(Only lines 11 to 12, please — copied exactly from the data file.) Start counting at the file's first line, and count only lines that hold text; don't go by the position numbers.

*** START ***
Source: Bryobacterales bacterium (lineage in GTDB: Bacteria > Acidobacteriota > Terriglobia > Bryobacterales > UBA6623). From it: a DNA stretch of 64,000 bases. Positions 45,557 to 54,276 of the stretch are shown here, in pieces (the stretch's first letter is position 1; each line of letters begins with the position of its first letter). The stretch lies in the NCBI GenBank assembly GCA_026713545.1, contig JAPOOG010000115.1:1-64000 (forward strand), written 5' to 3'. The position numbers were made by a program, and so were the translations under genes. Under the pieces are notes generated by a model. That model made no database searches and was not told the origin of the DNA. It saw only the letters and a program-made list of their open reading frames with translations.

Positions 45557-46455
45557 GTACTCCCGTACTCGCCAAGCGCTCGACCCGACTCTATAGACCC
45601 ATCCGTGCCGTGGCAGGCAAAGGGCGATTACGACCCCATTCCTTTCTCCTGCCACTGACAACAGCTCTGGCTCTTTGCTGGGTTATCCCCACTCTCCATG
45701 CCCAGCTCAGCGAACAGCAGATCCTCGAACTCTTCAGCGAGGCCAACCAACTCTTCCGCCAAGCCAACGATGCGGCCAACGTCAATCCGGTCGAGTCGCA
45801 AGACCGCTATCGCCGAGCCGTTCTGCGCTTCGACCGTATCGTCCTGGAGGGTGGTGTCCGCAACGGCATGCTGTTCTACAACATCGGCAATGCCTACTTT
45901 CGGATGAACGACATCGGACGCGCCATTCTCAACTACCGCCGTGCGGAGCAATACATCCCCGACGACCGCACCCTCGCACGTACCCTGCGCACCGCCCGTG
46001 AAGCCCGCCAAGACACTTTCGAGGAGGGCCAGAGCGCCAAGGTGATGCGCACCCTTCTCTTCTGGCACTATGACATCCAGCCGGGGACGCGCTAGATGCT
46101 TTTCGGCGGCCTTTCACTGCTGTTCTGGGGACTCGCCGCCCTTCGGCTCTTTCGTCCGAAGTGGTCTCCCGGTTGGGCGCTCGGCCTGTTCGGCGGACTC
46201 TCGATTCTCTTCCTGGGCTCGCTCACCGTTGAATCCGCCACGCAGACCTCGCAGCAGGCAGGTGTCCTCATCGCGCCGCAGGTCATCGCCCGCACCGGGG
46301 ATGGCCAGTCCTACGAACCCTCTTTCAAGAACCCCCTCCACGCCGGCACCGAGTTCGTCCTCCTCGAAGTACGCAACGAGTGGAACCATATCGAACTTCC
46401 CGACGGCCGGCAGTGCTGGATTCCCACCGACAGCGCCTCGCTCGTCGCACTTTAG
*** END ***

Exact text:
46301 ATGGCCAGTCCTACGAACCCTCTTTCAAGAACCCCCTCCACGCCGGCACCGAGTTCGTCCTCCTCGAAGTACGCAACGAGTGGAACCATATCGAACTTCC
46401 CGACGGCCGGCAGTGCTGGATTCCCACCGACAGCGCCTCGCTCGTCGCACTTTAG